Author: Moore, Deborah
Type of paper: Abstract refereed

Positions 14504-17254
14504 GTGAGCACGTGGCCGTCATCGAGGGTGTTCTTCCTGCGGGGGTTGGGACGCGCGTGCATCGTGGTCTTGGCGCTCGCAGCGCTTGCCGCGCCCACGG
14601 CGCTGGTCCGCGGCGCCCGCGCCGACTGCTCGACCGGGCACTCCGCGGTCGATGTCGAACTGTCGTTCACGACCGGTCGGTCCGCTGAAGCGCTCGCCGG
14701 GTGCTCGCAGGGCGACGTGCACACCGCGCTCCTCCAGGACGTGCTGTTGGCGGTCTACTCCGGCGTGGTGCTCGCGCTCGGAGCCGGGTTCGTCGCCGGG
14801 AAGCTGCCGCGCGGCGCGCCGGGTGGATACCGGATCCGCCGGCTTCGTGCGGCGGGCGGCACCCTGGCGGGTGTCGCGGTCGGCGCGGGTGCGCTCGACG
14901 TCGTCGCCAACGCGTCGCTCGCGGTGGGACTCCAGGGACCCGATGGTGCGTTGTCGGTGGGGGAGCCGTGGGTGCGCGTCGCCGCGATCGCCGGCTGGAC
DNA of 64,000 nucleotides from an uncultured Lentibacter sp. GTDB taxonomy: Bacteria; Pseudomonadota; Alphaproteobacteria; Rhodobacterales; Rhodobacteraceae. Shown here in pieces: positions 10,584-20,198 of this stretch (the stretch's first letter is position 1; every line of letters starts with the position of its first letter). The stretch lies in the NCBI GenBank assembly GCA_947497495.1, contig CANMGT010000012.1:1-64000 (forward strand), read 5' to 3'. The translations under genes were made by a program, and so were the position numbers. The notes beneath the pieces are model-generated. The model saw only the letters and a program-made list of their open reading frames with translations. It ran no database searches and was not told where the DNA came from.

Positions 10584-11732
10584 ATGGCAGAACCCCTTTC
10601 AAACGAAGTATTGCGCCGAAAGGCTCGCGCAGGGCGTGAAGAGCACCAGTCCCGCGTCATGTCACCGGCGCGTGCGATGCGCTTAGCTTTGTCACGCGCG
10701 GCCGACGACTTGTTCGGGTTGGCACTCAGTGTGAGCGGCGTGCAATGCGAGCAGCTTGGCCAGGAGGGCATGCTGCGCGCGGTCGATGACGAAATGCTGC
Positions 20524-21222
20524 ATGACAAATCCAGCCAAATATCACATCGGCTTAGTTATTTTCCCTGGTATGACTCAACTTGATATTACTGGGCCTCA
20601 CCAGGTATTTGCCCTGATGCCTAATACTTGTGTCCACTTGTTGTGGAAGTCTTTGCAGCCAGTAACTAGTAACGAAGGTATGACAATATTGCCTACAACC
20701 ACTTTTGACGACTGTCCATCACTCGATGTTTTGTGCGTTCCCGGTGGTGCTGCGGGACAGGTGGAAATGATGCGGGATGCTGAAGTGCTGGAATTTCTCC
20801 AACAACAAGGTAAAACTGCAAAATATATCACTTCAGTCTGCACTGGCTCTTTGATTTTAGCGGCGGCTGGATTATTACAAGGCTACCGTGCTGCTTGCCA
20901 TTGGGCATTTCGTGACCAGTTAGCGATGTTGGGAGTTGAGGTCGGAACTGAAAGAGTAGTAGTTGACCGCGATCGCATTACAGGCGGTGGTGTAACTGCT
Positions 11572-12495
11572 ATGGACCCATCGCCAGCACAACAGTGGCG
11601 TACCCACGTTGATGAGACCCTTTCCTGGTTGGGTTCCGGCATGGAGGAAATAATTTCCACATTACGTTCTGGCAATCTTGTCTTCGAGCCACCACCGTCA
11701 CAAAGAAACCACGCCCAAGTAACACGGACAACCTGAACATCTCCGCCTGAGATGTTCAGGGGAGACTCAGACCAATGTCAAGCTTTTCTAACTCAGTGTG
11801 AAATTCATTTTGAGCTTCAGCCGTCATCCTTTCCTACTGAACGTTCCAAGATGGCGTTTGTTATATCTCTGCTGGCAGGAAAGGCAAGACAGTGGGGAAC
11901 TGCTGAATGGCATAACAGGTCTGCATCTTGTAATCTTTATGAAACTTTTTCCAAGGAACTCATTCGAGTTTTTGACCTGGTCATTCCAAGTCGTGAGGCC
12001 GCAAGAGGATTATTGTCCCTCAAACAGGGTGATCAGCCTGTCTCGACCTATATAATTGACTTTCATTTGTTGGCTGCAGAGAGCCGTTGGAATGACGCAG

Researchers have become increasingly interested in young children’s use of place. However, misunderstandings about the importance of place to children are still commonplace within education and the community generally. Of particular concern and interest is that contemporary children’s use of place appears to have changed markedly over time with the advent of technological play spaces and the reported limitation on opportunities for outdoor play places. This apparent shift towards virtual play places has far reaching implications for contemporary childhood, early childhood education and children’s places for play. This paper reports on the early findings of a narrative inquiry conducted with four families across generations including; preschool children, early primary school children, their parents and grandparents. It examined the meanings both children and adults bring to the important and powerful cultural practice of finding and creating imaginative play places during early childhood. Visual and oral narrative methods such as map-making and memory boxes were created by both the children and the adults to trigger stories about their childhood imaginative play places. Recalling lived experiences through memory and story created rich narratives of past and present childhood places. The analysis of these narratives enabled the examination of generational experiences through time and place in childhood places chosen for imaginative play. If and how these play practices and their meanings have persisted or changed over generations will be reported in this paper to provide a deeper understanding of contemporary children’s use of place in relation to past childhood experiences.